What is “less than nothing” is what is lost in order to maintain the relationship between subject and object. This nothing sustains the dialectic, but it’s also the ground that is synthesized in Hegel’s dialectical project. But really, this nothing is also the “form” by which phenomenon is understood. That is to say, coming from Kant, understanding or the law of desire is the pure nothingness that imposes the order we see in the chaotic world.
It’s actually pretty simple. The universal, the a priori, is the emptiness that is lost in understanding the Real. This is because we can’t apprehend understanding directly; we can only see it through the empirical world. The closest we get to understanding itself, so to speak, is the petit object a, the pure signifier that is its own lack necessarily: without this particle of necessary being we wouldn’t be able to see being in the world at all. As Žižek says, for Heidigger, we wouldn’t have Sein without Das Sein.
Žižek goes to great lengths to demonstrate the post-structural condition: that how we read comes before what we read. Borrowing from Karen Barad, we can separate how we read from what we read, because we can use how we read to discover what we read — or we can use what we read to discover how we read – but we cannot discover their entanglement, that is the border between the two. To paraphrase him, in order to find out how the two go together, we need to realign the objects so that we, the viewing apparatus and the object in question, are tested against a third thing…which is impossible. There is no third point of view, in the theory of relativity. Results always come from the position of the viewing apparatus, as it cannot be outside itself. Philosophically, there’s no third view either. We may try to step out of this understanding, out of the metaphysician’s realm, but all attempts to determine the root of discourse find themselves mired in the failure to fully explain the framing of that discourse. To put it another way, Žižek notes that antiphilosophy is at the heart of philosophy. With each failure to explain antiphilosophy, we get more philosophy. With this line of reasoning, Žižek, as usual, goes through a huge nest of thinkers to demonstrate how their different philosophies circumambulate various centers of discourse:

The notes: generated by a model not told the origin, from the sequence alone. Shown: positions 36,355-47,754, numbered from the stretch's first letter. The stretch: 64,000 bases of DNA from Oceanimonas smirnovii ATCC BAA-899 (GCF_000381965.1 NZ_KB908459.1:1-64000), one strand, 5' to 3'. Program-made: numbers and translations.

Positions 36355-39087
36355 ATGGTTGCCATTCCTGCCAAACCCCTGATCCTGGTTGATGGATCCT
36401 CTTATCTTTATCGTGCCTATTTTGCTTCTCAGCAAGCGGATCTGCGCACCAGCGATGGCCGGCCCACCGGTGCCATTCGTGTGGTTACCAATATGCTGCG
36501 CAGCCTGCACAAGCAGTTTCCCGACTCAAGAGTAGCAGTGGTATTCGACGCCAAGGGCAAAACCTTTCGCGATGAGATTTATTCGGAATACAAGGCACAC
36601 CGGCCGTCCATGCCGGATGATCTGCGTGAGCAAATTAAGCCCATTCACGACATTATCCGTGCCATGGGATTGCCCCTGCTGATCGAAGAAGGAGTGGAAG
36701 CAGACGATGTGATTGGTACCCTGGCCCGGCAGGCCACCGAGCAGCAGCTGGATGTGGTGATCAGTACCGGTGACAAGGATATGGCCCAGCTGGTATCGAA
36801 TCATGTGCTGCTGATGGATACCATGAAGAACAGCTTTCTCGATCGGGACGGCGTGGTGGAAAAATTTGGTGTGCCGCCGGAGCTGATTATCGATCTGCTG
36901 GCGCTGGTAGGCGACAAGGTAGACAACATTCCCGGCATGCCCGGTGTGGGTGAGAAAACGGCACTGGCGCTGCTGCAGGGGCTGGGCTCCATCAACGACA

The basic motif of antiphilosophy is the assertion of a pure presence (the Real Life of society for Marx, Existence for Kierkegaard, Will for Schopenhauer and Nietzsche, etc.) irreducible to and excessive with regard to the network of philosophical concepts or representations. [. . .] The great theme of post-Hegelian antiphilosophy is the excess of the pre-conceptual productivity of Presence over its representation: representation is reduced to the “mirror of representation,” which reflects in a distorted way its productive ground (841).
Of course, Žižek wants to say that Hegel was the first to reach this irreducible ground, as the synthesis of consciousness – and he traces this through a variety of manners that is both entertaining and enlightening. But Barad’s point remains; whatever language Žižek adopts, we see the mysterious Presence continually being shuffled from point to point, which reduces all discourse to a manner of tautology:
The mistake resides in the fact that the limit pertaining to the form itself (to the categories used) is misperceived as a contingent empirical limitation. In the case of cognitivism: it is not that we already have the categorical apparatus necessary to explain consciousness (neuronal process, etc), and our failure to have yet done so pertains only to the empirical limitation of our knowing the relevant facts about the brain; the true limitation lies in the very form of our knowledge, in the very categorical apparatus we are using. In other words, the gap between the form of knowledge and its empirical limitation is inscribed in this form itself (284).